A Certain Democracy: The Political Philosophies of Martin Luther King Jr. And Cornel West

Dissertation, Bowling Green State University (2004)

Abstract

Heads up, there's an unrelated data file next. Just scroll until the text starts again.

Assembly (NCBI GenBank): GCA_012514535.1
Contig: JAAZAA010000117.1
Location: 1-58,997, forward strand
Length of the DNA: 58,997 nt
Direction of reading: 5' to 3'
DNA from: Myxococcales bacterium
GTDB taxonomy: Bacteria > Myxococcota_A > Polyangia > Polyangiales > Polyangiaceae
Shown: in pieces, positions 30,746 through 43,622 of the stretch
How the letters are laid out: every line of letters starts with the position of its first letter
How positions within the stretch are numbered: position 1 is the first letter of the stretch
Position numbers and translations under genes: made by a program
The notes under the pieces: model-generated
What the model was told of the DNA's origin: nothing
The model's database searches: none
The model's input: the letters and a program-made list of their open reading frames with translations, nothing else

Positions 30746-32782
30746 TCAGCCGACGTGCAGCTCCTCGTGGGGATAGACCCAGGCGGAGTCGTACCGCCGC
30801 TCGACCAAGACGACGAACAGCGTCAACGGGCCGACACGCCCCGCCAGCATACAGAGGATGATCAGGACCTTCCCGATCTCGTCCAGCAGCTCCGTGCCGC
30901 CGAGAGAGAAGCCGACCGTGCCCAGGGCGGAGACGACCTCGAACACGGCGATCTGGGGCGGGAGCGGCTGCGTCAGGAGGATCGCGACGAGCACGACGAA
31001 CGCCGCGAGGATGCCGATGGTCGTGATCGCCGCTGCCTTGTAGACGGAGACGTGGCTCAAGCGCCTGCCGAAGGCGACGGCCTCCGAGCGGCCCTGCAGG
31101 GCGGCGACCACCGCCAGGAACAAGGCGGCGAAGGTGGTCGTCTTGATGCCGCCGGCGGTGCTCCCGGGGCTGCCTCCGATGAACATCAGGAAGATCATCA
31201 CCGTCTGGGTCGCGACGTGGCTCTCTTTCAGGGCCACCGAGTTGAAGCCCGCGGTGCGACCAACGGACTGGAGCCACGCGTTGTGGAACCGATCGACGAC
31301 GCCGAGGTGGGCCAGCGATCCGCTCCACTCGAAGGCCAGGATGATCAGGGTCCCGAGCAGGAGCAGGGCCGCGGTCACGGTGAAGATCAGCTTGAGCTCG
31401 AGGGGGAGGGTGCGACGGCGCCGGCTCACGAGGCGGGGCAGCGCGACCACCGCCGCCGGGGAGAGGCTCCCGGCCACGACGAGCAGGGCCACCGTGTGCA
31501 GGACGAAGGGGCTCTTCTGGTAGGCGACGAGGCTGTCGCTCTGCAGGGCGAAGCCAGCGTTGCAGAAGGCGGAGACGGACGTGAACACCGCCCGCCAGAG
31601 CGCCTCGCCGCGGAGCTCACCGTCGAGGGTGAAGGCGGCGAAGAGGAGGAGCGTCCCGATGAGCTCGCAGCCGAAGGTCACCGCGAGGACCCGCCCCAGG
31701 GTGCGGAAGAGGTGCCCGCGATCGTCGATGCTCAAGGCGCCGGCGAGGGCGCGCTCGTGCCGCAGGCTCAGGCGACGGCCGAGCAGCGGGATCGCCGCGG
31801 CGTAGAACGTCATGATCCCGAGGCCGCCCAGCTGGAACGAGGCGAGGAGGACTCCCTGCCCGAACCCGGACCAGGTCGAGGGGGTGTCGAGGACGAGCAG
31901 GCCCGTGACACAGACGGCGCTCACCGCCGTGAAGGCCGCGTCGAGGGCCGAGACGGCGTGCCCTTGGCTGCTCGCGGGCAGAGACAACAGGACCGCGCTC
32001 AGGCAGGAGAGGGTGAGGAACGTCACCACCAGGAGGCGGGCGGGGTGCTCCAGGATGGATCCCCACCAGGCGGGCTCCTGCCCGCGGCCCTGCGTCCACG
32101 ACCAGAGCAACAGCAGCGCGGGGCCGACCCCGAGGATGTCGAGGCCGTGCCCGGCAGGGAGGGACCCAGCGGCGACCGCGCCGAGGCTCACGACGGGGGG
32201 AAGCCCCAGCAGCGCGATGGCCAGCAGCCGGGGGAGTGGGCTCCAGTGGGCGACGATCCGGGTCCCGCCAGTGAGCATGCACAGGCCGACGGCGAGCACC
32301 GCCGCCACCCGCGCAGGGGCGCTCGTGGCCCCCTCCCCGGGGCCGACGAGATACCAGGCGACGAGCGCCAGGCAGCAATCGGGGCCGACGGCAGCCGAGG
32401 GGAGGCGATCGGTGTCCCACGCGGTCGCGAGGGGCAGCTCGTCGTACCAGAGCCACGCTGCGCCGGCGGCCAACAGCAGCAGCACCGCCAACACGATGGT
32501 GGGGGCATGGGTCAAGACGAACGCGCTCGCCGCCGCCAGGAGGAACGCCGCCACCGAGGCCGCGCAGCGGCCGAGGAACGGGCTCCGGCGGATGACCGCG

This study exposes the democratic theories located within the work of Martin Luther King, Jr. and Cornel West. Special attention is given to their different conceptions of human psychology, Christian identities, and appreciation of Marxist social analysis. A guiding assumption of this work is that the democratic philosophies of King and West provides a bridge between African American theological and philosophical traditions. ;This study presents a close examination of King's and West's corpus, including their public addresses and artistic productions. The study first considers their work singularly, then highlights their points of agreement and disagreement, and lastly examines aspects of their democratic philosophies in relation to broader theological and philosophical traditions. This study is interdisciplinary in nature, borrowing methodologies from history, philosophy, theology, and cultural studies. ;King and West share similar backgrounds and motivations for their work. They both spring from stable middle class families and grew up in African American neighborhoods. They both claim Christian identities rooted in the African American Baptist tradition. Additionally, they both cite the cause of fighting on behalf of those who suffer unjustly---e.g., racism, sexism, classism, etc.---as their principal motivation. ;This study, however, reveals the tension between King's optimistic human psychology and West's pessimistic human psychology. Also considered here are their distinct Christologies: King understands the Christ-event as God's direct intervention in human history, however, West sees it as a model for courageous living. ;The conclusion of this study is that both King and West understand the expansion of democratic practices to be the best hope for humanity. That is, democratic values and procedures, at their best, are a moral corrective and institutional safeguard against the human propensity for evil
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